which,  man can just form  a faint notion. It is the feeling from which true
scientific research  draws its spiritual sustenance, but which also seems to
find  expression  in the song of birds. To tack this on to the idea  of  God
seems mere childish absurdity.

     Is what I have  described a distinguishing mark of Judaism? Is it to be
found anywhere else under another name? In its pure  form, nowhere, not even
in  Judaism,  where the  pure doctrine  is  obscured by much worship of  the
letter.  Yet  Judaism  seems  to  me  one of its  purest and  most  vigorous
manifestations. This applies  particularly to the  fundamental principle  of
the sanctification of life.

     It is characteristic  that the animals were expressly  included in  the
command  to keep holy the Sabbath day,  so  strong was the  feeling that the
ideal demands  the solidarity of  all living  things. The  insistence on the
solidarity of all human beings finds still stronger expression, apd it is no
mere  chance  that  the demands  of  Socialism were for the most part  first
raised by Jews.

     How strongly developed this sense of  the sanctity  of  life is in  the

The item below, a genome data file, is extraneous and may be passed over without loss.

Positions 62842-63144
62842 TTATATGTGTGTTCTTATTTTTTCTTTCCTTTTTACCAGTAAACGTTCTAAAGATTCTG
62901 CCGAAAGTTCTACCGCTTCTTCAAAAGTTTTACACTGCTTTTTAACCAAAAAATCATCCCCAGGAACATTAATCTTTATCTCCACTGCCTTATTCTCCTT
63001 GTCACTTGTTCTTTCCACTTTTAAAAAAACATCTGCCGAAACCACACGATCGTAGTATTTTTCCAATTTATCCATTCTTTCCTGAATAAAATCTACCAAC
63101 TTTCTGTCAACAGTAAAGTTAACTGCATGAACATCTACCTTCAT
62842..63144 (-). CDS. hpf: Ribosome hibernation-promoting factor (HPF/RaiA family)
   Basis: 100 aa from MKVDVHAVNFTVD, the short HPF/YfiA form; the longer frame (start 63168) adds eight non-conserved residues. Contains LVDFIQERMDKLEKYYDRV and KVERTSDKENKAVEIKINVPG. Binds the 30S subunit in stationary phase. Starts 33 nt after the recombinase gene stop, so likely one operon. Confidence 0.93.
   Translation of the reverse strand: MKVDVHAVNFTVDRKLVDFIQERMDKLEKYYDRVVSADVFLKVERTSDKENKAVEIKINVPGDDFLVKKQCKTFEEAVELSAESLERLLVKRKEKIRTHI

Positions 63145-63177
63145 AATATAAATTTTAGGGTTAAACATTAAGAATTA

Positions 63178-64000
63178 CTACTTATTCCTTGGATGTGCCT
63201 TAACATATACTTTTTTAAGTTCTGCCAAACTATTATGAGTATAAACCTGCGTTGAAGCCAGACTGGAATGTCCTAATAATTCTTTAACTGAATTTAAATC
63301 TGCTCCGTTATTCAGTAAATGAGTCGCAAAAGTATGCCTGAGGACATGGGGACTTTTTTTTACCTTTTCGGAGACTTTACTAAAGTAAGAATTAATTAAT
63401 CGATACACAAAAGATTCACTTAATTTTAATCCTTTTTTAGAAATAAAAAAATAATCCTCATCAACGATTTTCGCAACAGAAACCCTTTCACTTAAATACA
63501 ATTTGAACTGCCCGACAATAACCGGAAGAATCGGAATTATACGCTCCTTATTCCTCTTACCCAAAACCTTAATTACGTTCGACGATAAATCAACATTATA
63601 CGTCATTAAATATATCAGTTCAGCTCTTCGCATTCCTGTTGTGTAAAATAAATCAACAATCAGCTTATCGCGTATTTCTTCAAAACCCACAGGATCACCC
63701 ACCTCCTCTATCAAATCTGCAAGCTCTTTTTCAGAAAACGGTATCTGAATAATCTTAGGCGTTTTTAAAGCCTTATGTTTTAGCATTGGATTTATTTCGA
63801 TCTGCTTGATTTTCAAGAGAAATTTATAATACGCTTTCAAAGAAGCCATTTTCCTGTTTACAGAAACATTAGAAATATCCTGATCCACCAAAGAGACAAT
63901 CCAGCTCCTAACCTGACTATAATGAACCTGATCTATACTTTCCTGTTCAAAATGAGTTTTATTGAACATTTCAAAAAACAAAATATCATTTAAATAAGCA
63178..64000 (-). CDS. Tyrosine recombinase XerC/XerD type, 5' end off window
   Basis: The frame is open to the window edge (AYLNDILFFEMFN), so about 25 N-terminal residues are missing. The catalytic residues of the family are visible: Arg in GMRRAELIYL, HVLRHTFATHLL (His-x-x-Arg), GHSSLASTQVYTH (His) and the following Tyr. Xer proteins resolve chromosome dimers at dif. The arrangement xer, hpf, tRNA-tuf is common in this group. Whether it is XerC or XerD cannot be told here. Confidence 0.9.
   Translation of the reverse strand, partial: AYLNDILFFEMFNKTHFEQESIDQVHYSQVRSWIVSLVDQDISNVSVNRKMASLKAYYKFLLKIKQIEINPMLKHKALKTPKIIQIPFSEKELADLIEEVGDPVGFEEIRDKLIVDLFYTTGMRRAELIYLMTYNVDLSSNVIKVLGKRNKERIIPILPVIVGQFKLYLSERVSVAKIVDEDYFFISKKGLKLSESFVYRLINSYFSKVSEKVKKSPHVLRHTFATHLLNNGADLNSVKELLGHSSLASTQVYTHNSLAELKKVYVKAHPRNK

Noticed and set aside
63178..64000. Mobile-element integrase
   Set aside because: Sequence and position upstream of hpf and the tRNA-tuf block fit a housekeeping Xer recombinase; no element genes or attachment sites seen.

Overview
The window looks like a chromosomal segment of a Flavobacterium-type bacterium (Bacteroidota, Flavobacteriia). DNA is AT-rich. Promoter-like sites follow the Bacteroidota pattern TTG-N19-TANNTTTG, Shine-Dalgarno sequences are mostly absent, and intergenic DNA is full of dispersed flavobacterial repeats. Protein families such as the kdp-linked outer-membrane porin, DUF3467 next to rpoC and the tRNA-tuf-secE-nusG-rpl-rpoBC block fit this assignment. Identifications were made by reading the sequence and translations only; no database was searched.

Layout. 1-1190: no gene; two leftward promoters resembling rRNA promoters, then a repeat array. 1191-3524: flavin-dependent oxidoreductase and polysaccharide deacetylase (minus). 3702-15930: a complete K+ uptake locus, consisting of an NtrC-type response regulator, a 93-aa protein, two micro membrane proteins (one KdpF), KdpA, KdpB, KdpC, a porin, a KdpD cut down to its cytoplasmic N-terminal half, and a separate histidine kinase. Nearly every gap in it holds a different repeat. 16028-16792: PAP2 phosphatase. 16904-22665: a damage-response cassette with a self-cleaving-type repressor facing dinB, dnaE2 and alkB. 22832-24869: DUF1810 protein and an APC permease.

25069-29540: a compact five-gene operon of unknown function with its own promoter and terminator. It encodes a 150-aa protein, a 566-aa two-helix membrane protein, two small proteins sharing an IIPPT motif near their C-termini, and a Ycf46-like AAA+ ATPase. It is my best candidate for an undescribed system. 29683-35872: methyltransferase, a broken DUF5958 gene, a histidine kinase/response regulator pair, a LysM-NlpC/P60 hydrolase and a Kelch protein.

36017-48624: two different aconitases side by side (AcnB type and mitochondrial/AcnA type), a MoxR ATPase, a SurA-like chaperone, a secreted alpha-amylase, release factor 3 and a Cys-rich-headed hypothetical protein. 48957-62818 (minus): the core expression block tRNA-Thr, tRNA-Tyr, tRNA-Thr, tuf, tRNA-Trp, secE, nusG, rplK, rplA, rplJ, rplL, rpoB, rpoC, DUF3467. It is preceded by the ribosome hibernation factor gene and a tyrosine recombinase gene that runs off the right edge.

Jewish  people  is admirably  illustrated by a little  remark  which  Walter
Rathenau once made to me in conversation: "When  a Jew says that  he's going
hunting to amuse himself, he lies." The Jewish sense of the sanctity of life
could not be more simply expressed.

     Jewish Youth

     An Answer to a Questionnaire

     It is important that the young should be induced to take an interest in
Jewish questions and  difficulties, and  you deserve  gratitude for devoting
yourself to this task in your paper.  This is of moment not  merely  for the
destiny of  the Jews, whose welfare  depends  on their sticking together and
helping each other,  but, over and above that,  for  the cultivation of  the
international  spirit,   which  is  in  danger  everywhere  to-day   from  a
narrow-minded nationalism.  Here, since the days of the Prophets, one of the
fairest fields of activity has lain open to  our  nation, scattered as it is
over the earth and united only by a common tradition.

     Addresses on Reconstruction in Palestine

     Ten years  ago,  when I first had  the  pleasure  of addressing  you on
behalf of  the Zionist cause, almost all our  hopes were  still fixed on the
future. To-day we  can look back on  these  ten years with joy; for  in that
time  the united energies of the Jewish people have  accomplished a splendid
piece of successful constructive work in Palestine, which  certainly exceeds
anything that we dared to hope then.

     We have also successfully stood the severe test to which  the events of
the last few  years have subjected us.  Ceaseless work, supported by a noble
purpose, is leading slowly  but surely to success. The latest pronouncements
of  the  British Government  indicate a return to a  juster  judgment of our
case; this we recognize with gratitude.

     But we must never forget what this  crisis has taught  us--namely, that